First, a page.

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The story of a lady who almost gave her life to save stray dogs  - Daily News Egypt

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The story of a lady who almost gave her life to save stray dogs 

“I don’t care; these dogs have to be killed. I’m just doing my job!” was the answer Alaa got from the man who laid out the poison—while children were playing nearby

In what seemed to be a normal day of animal activist Sanaa Alaa’s life, she was playing, in the company of her daughter and a friend, with the stray dogs she had been taking care of since she moved to her home. With the light breeze of sunset, while Maghrib was about to be called, families of doormen gathered alongside stray dogs in the green sidewalk waiting to start having their food. The scene was then disturbed when a man got out of a large white van—she later knew it was the municipality’s—and started to put bluish food for the dogs to eat.

After her story captured the heart of many Egyptians for her will to give up her life in order to save stray dogs from being poisoned, Alaa shares her moments of facing death while trying to prevent the municipality from using strychnine to kill stray dogs in Sheikh Zayed, Giza governorate.

“At first I thought he’s one of the many people in the neighborhood who takes care of the dogs by feeding them from time to time,” Alaa told Daily News Egypt, “but the way he was sneaking with suspicious looks while wearing thick gloves made me watchful, so I got closer to know what sort of food they will eat.”

The dark blue chickens and the man’s way of putting them were clear signs of an attempt to poison the dogs.

That’s when she decided not to allow the man to do so, whatever the price was.

A video of Alaa went viral on social media on Thursday, showing her heavily shaking and crying out in severe pain after the poison entered her blood system shortly after she carried the pieces of food with her bare hands.

“Saving the dogs was not my only goal, there were children only a few metres away from the poison, which was all over the place; a child who could have taken one of the chicken pieces and touched its mouth afterwards,” Alaa recalls.

“I don’t care; these dogs have to be killed. I’m just doing my job!” was the answer Alaa got from the man after she yelled that there are children that can die from that as well.

After entering into a fight with the man, who soon started calling his colleagues for support to “keep away the mad, attacking lady,” Alaa grabbed the plastic bag full of chicken pieces; however, it got torn, leading the pieces to touch her body before falling on the ground.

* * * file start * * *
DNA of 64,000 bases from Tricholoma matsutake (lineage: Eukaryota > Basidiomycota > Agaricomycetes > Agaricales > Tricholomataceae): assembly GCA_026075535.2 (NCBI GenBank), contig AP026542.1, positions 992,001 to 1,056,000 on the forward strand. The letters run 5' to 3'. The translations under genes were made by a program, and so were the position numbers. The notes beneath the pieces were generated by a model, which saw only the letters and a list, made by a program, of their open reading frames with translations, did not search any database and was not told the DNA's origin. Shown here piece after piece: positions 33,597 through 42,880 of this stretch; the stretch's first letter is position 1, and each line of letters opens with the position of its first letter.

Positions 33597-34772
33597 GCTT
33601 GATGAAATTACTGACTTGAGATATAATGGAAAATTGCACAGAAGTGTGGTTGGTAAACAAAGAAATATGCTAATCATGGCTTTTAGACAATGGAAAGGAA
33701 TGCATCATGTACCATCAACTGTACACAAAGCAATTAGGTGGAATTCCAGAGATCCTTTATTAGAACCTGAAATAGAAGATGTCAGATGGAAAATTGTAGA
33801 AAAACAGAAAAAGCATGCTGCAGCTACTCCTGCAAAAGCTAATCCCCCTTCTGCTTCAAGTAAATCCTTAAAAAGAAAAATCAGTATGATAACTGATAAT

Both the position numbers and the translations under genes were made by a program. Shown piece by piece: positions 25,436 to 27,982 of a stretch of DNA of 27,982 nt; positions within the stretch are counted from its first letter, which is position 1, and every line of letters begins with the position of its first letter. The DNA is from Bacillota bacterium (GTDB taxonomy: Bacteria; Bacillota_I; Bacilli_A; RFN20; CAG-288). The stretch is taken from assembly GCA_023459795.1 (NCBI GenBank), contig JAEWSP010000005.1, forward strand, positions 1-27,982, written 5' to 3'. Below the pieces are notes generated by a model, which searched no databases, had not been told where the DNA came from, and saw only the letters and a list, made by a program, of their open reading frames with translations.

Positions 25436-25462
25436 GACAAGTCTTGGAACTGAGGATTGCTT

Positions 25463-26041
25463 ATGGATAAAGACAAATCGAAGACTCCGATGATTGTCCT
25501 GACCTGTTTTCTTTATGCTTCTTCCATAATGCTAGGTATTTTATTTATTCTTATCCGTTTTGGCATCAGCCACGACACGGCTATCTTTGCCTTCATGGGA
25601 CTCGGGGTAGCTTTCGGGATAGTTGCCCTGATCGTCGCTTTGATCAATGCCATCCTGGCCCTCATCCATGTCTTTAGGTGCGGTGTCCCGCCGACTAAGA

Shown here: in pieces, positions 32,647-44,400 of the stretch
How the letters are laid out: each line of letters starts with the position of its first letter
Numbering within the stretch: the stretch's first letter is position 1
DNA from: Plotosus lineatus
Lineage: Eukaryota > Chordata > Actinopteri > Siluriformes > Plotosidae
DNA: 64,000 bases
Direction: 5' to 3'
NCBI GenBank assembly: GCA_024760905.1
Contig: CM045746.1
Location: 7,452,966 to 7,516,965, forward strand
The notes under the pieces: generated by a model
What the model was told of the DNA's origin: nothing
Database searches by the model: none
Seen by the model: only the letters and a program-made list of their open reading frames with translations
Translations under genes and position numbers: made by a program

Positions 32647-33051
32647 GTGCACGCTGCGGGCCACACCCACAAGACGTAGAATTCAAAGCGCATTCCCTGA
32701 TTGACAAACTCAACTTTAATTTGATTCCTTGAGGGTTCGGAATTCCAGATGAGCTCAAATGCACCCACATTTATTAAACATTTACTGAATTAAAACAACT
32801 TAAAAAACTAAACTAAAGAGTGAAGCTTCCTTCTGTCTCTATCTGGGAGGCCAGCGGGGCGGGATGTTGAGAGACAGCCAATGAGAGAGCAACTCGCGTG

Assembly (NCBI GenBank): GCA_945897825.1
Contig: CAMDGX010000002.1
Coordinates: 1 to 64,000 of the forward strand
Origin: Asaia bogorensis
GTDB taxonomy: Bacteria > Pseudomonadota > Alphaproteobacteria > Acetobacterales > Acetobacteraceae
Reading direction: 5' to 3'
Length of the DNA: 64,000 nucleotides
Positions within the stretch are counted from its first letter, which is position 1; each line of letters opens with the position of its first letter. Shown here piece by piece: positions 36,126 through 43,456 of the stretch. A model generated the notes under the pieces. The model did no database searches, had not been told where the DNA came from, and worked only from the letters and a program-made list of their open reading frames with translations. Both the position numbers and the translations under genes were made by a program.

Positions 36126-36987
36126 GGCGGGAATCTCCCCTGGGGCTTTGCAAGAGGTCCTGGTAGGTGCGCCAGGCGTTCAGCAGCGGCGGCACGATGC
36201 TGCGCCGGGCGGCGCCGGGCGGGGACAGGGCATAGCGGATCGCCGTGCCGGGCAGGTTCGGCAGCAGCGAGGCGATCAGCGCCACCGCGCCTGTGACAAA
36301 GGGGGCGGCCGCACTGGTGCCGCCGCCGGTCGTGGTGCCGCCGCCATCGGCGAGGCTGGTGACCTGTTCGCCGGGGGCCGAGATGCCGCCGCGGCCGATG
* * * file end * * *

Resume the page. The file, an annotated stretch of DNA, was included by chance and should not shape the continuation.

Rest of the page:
“‘Don’t touch it; that’s strychnine,’ the man told me,” Alaa remembers, “but at that time nothing stopped me from collecting the pieces off the ground.”

After symptoms of poisoning occurred in a matter of minutes, the surrounding men were still fighting in order to take the remains.

“I heard them calling a doctor while screaming ‘a human being touched the strychnine,’” Alaa said, explaining that “they knew that just touching it can lead to death, yet they had no problem with letting innocent animals eat it.”

Alaa headed to a private hospital in Sheikh Zayed; however, she was met with rejection as the hospital has no toxicology department, before she was submitted to El-Qasr El-Ainy Hospital.

“‘No one states that this is a strychnine poisoning condition’ was the first thing the hospital’s manager told the staff before I even received any medical care,” Alaa said.

“The Minister of Health called me three times and stressed not to reveal any information about it,” she added.

Strychnine is a highly toxic poison which is officially forbidden to use in Egypt, according to Dina Zulfikar, the official spokesperson of Egypt’s animal activists, who said that Minister of Agriculture Abdul Moneim El-Banna told her that in a meeting following the case.

“Both the ministries of agriculture and health are not aware of the use of strychnine in animal poisoning, and El-Banna assured that the poison is illegally smuggled in through corruption,” she told Daily News Egypt.

“Using strychnine is a huge environmental problem,” El-Banna told Zulfikar.

Due to not being officially listed in the poisons register in Egypt, the Ministry of Health has neither a treatment protocol nor a serum for strychnine so far, leaving any case of poisoning to be treated with painkillers and hydration solutions, Zulfikar added.

Until now, the hospital would not give Alaa any official report on her condition, and after many fights and insistence, she received an unstamped report stating that she was “allegedly subjected to an unknown chemical substance.”

After her case caused an uproar among people, the city council reached out to Alaa.

“They told me that they have been looking for solutions for stray dogs for years but to no avail, and when I suggested that they can be neutered and put in shelters, the man who called me said that they are open for other solutions in order not to use strychnine anymore,” Alaa ended.

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